Exploring the difference between taking a vacation and making a pilgrimage.
By Denise Bossert
One of my favorite Bible stories comes from the book of Ruth. It is the prototype for all faith travel. It captures the mysterious dynamic of the life-changing pilgrimage experience.
When one stands in Bethlehem and looks out over Shepherds’ Field, the stories rise to the surface and people of faith cannot help but stand in awe, remembering.
Standing there, you remember the angels who sang to shepherds in that field, announcing the Messiah’s arrival, but you also remember the things of the Old Testament: the fall of Jericho and Rahab who helped save God’s people. You think of her son Boaz and Bethlehem where he lived. Your mind goes to Naomi who left Bethlehem and traveled to Moab (Jordan) with her husband during a time of famine and settled there until her husband and both sons died. But mostly, you think of Ruth, Naomi’s daughter-in-law. Ruth provides us with a glimpse into the mystery of pilgrimage, what it is, how it changes us, the gifts it yields.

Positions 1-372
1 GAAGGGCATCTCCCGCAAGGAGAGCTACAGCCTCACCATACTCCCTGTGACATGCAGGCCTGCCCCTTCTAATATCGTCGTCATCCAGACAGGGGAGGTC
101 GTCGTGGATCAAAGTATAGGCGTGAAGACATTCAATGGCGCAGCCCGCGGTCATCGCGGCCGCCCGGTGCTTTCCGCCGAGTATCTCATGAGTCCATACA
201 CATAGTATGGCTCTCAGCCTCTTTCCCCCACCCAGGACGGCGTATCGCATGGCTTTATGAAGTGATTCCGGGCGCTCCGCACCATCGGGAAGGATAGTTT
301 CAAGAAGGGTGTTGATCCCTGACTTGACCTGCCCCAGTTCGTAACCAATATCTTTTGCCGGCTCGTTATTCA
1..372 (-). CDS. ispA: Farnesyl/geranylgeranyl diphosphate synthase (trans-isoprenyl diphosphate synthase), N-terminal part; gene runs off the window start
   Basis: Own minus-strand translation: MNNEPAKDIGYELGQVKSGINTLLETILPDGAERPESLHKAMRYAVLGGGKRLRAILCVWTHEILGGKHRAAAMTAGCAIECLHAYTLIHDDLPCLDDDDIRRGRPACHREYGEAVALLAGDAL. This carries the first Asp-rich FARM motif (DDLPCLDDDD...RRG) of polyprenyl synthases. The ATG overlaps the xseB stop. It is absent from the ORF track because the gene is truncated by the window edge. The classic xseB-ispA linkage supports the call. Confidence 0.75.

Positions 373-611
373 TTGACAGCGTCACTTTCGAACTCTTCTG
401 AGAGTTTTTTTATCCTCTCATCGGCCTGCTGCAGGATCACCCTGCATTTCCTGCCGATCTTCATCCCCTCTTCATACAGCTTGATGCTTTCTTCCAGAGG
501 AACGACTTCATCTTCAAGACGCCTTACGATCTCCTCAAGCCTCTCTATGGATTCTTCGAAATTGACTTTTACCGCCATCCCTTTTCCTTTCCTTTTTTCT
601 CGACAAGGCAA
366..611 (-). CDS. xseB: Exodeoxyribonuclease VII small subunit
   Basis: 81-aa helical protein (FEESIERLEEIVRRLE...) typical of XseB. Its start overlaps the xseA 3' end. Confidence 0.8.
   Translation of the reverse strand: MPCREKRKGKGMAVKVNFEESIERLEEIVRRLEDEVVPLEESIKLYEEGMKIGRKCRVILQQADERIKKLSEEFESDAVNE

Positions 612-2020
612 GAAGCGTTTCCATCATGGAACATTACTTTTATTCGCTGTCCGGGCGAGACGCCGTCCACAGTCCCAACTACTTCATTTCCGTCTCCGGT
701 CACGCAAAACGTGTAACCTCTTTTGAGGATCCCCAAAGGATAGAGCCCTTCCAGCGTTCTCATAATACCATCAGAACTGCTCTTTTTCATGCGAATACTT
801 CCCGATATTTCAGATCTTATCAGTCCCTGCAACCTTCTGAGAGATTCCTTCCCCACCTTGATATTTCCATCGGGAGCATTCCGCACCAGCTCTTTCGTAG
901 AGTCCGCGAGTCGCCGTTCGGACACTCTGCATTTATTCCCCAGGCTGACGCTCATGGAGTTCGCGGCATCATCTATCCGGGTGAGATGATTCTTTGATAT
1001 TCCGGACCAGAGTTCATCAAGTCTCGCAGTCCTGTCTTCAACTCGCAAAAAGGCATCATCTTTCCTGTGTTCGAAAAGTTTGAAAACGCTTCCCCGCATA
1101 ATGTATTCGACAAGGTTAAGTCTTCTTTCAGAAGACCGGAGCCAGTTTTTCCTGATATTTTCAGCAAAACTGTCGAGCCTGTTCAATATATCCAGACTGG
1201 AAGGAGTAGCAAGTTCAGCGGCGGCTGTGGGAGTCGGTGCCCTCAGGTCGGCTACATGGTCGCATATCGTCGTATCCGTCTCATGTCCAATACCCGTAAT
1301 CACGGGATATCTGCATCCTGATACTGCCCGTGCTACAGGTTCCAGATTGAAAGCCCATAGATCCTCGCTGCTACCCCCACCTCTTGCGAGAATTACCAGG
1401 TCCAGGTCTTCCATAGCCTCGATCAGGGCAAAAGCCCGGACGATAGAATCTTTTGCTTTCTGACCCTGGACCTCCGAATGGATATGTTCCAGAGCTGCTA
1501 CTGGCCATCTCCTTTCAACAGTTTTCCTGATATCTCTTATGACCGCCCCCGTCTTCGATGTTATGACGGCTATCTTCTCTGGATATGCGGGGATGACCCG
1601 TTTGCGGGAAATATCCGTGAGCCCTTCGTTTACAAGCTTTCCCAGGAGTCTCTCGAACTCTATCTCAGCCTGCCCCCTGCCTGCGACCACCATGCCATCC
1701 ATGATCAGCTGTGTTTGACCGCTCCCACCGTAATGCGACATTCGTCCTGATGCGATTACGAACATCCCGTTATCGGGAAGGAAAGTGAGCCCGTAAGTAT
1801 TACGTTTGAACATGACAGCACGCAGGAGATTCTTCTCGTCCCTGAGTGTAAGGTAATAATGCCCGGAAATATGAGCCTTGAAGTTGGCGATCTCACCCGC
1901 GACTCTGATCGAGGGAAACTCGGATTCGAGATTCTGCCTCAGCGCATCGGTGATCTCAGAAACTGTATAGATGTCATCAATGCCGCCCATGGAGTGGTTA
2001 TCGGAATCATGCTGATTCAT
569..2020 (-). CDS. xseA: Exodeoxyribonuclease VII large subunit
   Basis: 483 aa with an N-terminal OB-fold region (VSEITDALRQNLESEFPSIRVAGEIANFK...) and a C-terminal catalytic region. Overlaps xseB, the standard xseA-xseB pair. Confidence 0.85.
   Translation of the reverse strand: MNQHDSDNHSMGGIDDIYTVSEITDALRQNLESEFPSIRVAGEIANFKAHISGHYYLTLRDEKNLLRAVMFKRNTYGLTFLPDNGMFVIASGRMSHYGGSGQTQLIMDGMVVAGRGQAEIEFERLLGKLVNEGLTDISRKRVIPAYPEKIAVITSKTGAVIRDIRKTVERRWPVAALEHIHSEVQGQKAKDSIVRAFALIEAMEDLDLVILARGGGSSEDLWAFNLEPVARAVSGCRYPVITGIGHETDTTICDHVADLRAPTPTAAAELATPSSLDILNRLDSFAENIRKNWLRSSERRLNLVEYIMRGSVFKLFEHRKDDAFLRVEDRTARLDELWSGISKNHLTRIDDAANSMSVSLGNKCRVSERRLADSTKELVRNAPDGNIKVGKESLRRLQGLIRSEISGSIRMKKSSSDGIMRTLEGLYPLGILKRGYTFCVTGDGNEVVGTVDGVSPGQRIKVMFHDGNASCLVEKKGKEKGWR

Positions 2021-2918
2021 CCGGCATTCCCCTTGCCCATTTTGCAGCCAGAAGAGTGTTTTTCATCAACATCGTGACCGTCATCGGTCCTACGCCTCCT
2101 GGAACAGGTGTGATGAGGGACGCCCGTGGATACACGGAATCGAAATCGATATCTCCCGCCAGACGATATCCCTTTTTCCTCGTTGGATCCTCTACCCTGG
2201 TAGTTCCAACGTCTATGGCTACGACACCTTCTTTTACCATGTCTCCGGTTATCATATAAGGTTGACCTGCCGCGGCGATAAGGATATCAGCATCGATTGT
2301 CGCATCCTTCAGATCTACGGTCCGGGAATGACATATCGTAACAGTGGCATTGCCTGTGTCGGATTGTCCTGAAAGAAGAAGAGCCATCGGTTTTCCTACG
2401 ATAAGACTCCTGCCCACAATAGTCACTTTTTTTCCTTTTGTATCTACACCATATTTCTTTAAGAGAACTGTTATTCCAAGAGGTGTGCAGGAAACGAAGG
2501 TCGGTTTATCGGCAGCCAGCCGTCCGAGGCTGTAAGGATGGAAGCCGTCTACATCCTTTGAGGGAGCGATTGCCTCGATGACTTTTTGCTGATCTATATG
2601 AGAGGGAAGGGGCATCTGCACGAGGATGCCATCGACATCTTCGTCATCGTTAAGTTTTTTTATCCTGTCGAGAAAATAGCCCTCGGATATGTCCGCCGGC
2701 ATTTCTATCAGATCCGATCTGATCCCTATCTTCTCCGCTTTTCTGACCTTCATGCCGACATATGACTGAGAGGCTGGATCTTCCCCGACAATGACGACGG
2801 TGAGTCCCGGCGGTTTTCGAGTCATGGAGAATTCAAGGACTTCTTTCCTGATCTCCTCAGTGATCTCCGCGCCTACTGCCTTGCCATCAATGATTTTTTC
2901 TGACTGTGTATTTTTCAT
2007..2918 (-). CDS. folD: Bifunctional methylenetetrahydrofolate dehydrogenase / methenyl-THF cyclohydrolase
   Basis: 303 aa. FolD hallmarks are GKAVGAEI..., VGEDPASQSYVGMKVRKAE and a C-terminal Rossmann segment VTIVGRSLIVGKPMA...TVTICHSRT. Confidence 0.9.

After Naomi lost her husband and sons, she returned to Bethlehem along with Ruth.
Ruth’s words to Naomi become the mantra of every pilgrim. Ruth looks over her shoulder at what she is leaving behind, and then she locks her eyes on Naomi and says, “Where you go, I will go. Where you lodge, I will lodge. Your people will be my people, and your God will be my God.”